Friday, February 25, 2011

Chew What!

I read recently that most people have given up their New Year's resolutions by the first of part of February. I'm not a big resolutions person as I try to always be striving towards some goal or another, but this year I decided to work  on something that seems so simple, but still haven't mastered. That's right, the headline gives it away, I'm working towards chewing my food. Go ahead laugh, your thinking, well aren't you already doing that? And the answer is sort of.

My friend, who is an integrative nutritionist, and I were talking about food as we frequently do and the conversation turned towards school lunches and my pet peeve, the approximately 25 minutes most kids have to go from their classroom, buy lunch, find a place to sit, (unpack lunch if they are bringing) eat, and then get ready for recess. My kids complain that they don't have enough time to eat frequently. I was sharing with her that for the most part we eat dinner together every night and that dinner could be an hour, if we had time and that I knew we ate slowly and actually chewed our food.

There is silence and then I hear, "You know you should chew each bite 30 times?" What? 30 times, well sure I did that, we were slow eaters after all. We took the time to enjoy our meals. I had never thought about how much I or my family chewed, so I thought I would start counting. That night I'm all excited, we're going to count our chews and we'll be at 30 chews in no time. We counted and we were all at 3-5 chews..practically gulping our bites.

Why is chewing so important? Believe it or not the process of digestion starts in your mouth, not your stomach. Your saliva contains enzymes that help break down your food. Some of those enzymes help break down starches to give you more energy and others break down fats that are consumed.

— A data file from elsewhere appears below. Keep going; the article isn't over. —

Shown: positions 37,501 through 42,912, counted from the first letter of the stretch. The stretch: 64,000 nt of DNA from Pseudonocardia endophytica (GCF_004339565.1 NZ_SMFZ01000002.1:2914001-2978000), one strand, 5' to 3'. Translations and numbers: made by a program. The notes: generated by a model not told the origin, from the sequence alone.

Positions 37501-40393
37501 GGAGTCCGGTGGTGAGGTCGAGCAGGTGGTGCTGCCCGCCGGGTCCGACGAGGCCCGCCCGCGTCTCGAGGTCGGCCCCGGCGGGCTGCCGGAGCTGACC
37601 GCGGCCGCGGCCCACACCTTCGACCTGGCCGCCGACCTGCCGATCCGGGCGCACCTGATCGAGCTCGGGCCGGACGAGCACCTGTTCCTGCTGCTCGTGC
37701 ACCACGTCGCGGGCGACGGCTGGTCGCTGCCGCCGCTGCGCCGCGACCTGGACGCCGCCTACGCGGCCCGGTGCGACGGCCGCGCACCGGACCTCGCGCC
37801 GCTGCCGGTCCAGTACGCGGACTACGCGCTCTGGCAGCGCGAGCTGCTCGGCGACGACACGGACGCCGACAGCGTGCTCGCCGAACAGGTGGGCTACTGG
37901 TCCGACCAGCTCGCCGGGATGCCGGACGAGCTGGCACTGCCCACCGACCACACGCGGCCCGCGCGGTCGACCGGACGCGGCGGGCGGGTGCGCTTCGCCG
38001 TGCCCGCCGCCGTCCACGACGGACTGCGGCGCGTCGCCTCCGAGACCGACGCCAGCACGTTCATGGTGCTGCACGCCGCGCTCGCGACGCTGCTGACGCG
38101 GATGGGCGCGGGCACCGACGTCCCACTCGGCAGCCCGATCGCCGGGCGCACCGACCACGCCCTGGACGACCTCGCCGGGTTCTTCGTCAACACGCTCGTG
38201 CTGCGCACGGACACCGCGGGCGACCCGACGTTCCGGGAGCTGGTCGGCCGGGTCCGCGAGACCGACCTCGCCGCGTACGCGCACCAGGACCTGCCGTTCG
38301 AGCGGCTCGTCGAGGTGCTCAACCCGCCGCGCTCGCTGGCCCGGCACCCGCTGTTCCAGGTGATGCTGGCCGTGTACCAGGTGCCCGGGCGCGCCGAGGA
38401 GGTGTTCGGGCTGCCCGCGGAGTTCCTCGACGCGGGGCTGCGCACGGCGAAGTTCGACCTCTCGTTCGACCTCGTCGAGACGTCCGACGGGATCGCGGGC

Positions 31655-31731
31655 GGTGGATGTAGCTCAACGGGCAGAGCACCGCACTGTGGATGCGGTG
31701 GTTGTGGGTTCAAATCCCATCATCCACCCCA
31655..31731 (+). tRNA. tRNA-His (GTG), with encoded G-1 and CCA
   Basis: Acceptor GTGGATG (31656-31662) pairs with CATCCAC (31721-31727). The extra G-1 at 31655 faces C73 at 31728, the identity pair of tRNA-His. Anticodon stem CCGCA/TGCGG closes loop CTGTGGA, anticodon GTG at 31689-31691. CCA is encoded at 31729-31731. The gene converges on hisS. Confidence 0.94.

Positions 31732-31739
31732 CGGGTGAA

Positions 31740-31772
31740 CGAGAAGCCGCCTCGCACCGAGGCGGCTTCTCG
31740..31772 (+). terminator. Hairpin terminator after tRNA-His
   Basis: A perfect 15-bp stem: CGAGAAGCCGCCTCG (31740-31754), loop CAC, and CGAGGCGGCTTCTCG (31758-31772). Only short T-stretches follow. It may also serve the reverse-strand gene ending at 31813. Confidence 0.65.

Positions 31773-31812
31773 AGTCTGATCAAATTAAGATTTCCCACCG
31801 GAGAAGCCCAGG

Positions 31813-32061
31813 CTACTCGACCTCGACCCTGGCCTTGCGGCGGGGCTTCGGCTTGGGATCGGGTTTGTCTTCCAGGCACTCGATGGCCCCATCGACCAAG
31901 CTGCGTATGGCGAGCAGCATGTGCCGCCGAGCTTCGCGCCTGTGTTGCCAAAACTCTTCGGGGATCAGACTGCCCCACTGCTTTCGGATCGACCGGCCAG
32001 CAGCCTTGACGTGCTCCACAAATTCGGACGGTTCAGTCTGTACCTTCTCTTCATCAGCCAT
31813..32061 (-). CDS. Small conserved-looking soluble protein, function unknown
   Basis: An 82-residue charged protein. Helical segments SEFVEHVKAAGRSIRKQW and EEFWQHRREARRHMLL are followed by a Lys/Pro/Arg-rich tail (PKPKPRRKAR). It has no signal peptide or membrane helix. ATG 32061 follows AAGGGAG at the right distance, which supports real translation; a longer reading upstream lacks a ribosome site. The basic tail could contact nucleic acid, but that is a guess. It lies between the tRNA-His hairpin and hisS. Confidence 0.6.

Additionally, mindfully chewing your food helps you eat more slowly and prevents overeating. Not overeating means less chance for gaining unwanted pounds, and, you will even taste more of your food.

How much should your really chew your food? It depends on what your eating. Obviously a piece of lettuce will take fewer chews than say a piece of steak. To try this, I suggest you start with taking smaller bites and work on chewing each bite until you can't what the food by it's texture.

Give it a try and see how many chews you can do. 

Monday, February 21, 2011

Recipe of the Week: Sweet Potato Chili

 I have been reading about benefits of eating a plant based diet and while sustainably raised meat and poultry always be part of our diet, I am trying to incorporate more vegetarian meals.

We also have a ton of sweet potatoes from our CSA and it's time they were used, so I made this for my meat loving family. Everyone was surprised how satisfying this chili was even though there was no meat.

4 medium sized sweet potatoes
1 cup of vegetable broth
2 smashed garlic cloves
1/2 onion diced
1/2 red pepper, diced (green pepper is ok too)
1 32oz can diced tomatoes
1 15oz can black beans
1 15oz can cannelli beans
2 tablespoons Worcestershire 
2 tablespoons chili powder
1 tablespoon cocoa powder
1 teaspoon oregano
1 teaspoon paprika
1/4 teaspoon or more of cayenne 

  • Add diced onion, pepper and smashed garlic with 2 tablespoons of olive oil in to large sauce pan and saute until soft
  • Add diced sweet potato and cup of vegetable broth
  • Simmer for a few minutes and then add the rest of ingredients and stir
  • Add salt and pepper to taste
  • Simmer for 45 minutes, stirring occasionally
  • Serve with whole grain bread
Note: We drink a about a gallon of tea a day and when we have left over tea I use it instead of opening broth. For this recipe I used rooibos, which is a red tea. Rooibos had a significant amount of vitamin C and various antioxidants. It is also caffeine free. The tea will give your soups and stew a bit of an earthy flavor.

Wednesday, February 16, 2011

Recipe of the Week: Black Bean and Potato Soup

Found the inspiration for this in the latest issue of Vegetarian Times. I thought it might be a little bland, but it turned out to be rich and delicious.  Here is how I made it:

1 medium onion, diced
2 red bell peppers, diced
4 cloves garlic, minced
3 medium potatoes, diced
6 cups cooked/canned black beans divided*
2 tablespoons white vinegar
1 tablespoon ground cumin
1 tablespoon dried oregano
1 bay leaf
1/2 teaspoon salt
1/4 teaspoon ground chipotle pepper
diced red onion, red pepper, and fresh spinach to garnish - optional

  1. Saute onion, pepper, and garlic in a little water or vegetable broth until soft. About 2-3 minutes.
  2. Transfer to a blender and puree until smooth.
  3. Add 3 cups of beans and 6 cups of water and puree.